The VEGA Symposium
In parallel with the 2018 Meeting, the JGI hosted the first ever Viral EcoGenomics and Applications (VEGA) Symposium.
Viral EcoGenomics and Applications (VEGA) 2018:
Big data approaches to help characterize earth’s Virome
The goals of the workshop are to bring together a “viral ecogenomics” community to foster discussion on how to best capture and characterize uncultivated viruses, understand the role of viruses in natural ecosystems, and functionally explore viral genetic diversity toward innovative biotechnological and industrial applications.
March 14 – 15, 2018, at the Hilton San Francisco in Union Square
Agenda and Speakers
- Joe DeRisi, UCSF
- Eugene Koonin, NCBI
- Marilyn J. Roossinck, Penn State
Other Confirmed Speakers
- Siobain Duffy, Rutgers University
- Britt Koskella, UC Berkeley
- Sylvain Moineau, Laval University , Québec
- Matt Sullivan, Ohio State University
- Lisa Zeigler-Allen, J. Craig Venter Institute
Emiley Eloe-Fadrosh, Natalia Ivanova, Nikos Kyrpides, Rex Malmstrom, David Paez-Espino, Simon Roux, Tanja Woyke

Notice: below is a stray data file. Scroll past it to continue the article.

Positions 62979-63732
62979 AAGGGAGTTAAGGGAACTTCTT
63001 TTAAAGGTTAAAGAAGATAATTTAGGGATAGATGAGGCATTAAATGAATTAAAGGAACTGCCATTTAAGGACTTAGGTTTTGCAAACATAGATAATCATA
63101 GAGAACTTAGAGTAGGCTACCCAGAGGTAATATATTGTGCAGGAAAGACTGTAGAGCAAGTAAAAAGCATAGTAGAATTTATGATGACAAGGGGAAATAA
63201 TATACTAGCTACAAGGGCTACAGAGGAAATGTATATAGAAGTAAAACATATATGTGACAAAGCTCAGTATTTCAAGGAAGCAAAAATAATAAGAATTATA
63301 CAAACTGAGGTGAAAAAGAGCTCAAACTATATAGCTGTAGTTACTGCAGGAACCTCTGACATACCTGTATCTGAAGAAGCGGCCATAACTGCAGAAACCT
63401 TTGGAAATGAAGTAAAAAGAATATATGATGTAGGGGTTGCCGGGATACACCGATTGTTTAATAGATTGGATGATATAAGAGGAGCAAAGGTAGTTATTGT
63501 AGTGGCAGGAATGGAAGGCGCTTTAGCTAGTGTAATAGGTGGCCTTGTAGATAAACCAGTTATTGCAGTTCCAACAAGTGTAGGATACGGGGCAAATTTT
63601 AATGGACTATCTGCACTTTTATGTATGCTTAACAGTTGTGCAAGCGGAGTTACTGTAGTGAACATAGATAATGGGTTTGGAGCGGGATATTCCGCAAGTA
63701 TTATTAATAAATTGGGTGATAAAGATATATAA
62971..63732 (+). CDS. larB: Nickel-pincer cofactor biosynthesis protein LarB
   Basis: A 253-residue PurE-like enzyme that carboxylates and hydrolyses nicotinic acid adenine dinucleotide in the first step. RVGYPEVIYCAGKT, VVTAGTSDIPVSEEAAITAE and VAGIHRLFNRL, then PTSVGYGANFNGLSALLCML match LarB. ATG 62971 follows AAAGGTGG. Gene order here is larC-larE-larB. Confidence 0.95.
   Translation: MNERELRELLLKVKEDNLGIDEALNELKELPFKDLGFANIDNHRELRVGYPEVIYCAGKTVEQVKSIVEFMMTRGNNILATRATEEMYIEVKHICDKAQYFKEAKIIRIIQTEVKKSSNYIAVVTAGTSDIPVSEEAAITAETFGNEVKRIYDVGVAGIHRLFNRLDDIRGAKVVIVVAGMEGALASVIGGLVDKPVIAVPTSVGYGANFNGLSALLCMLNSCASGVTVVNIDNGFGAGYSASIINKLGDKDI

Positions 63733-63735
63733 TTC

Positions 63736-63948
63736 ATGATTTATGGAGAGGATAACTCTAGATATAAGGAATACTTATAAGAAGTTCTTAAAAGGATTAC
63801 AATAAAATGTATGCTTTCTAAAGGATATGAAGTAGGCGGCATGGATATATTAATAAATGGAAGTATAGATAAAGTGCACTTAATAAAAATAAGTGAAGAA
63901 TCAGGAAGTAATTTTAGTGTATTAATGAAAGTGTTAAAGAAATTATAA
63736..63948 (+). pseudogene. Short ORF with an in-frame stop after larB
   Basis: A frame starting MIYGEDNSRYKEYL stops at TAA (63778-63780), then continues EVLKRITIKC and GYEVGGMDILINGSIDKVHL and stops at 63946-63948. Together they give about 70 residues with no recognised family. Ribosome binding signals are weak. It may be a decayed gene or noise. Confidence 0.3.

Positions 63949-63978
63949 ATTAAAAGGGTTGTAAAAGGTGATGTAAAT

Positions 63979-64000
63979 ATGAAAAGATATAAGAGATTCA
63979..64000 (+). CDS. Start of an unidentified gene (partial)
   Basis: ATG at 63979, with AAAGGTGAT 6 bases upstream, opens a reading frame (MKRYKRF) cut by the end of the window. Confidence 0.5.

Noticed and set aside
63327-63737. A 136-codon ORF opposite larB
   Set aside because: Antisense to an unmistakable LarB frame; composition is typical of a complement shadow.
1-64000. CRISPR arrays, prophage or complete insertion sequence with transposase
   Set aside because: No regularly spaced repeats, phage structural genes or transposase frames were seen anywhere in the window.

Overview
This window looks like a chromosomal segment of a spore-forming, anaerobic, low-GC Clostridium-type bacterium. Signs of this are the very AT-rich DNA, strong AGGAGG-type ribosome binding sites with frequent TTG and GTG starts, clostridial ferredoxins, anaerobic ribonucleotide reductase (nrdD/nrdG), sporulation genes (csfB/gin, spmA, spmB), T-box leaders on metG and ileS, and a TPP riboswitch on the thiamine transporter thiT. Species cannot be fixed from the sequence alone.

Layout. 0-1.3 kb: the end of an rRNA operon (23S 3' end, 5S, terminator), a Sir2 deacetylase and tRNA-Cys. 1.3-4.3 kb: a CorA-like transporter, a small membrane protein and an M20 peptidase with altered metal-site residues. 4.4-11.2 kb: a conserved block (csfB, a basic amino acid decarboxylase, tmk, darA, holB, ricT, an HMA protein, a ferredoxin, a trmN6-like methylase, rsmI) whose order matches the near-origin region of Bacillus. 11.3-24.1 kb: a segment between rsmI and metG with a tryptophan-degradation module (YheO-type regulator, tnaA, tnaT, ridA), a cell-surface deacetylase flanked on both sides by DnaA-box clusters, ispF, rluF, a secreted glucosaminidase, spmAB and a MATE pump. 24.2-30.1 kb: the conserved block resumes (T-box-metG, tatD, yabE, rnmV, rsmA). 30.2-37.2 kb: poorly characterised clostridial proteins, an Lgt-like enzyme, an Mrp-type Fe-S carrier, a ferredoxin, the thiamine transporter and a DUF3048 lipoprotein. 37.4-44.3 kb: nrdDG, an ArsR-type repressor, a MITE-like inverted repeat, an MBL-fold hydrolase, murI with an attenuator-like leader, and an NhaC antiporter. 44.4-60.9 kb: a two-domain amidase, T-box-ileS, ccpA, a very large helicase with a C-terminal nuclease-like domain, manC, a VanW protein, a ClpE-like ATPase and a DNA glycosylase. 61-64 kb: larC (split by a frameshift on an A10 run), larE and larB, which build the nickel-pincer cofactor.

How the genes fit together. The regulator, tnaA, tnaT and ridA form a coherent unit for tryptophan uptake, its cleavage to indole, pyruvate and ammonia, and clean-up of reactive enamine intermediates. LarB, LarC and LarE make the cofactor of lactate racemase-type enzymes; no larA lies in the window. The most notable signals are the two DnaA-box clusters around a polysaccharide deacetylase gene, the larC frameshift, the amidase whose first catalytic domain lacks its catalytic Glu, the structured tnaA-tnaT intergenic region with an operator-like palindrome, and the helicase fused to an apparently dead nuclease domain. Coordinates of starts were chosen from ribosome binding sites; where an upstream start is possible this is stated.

Devaki Bhaya (Stanford), Joanne Emerson (UC Davis), Vivek Mutalik (LBNL), Matt Sullivan (OSU), Lisa Zeigler-Allen (JCVI)
Overview of Symposium
The workshop will focus on experimental innovations, computational advances, and other technological developments that will enable researchers to move from observation to predictive and prescriptive analysis. Specifically, a main objective of this workshop is to enable big data for viral ecogenomics, i.e. envisioning the methods, resources, and integrative approaches to further characterize the millions of uncultivated viruses researchers started to unveil, and address long-standing fundamental biological questions while inspiring new biotechnological and industrial applications.
Participants will notably be invited to open discussions designed to shape the future design of IMG/VR (the database of uncultivated viral genomes) to maximize its usefulness for the different actors in the field (i.e. gene-centric experimental approaches, ecosystem models, host-based evolutionary analysis, etc), as well as frame a potential viral-focused call for projects at JGI.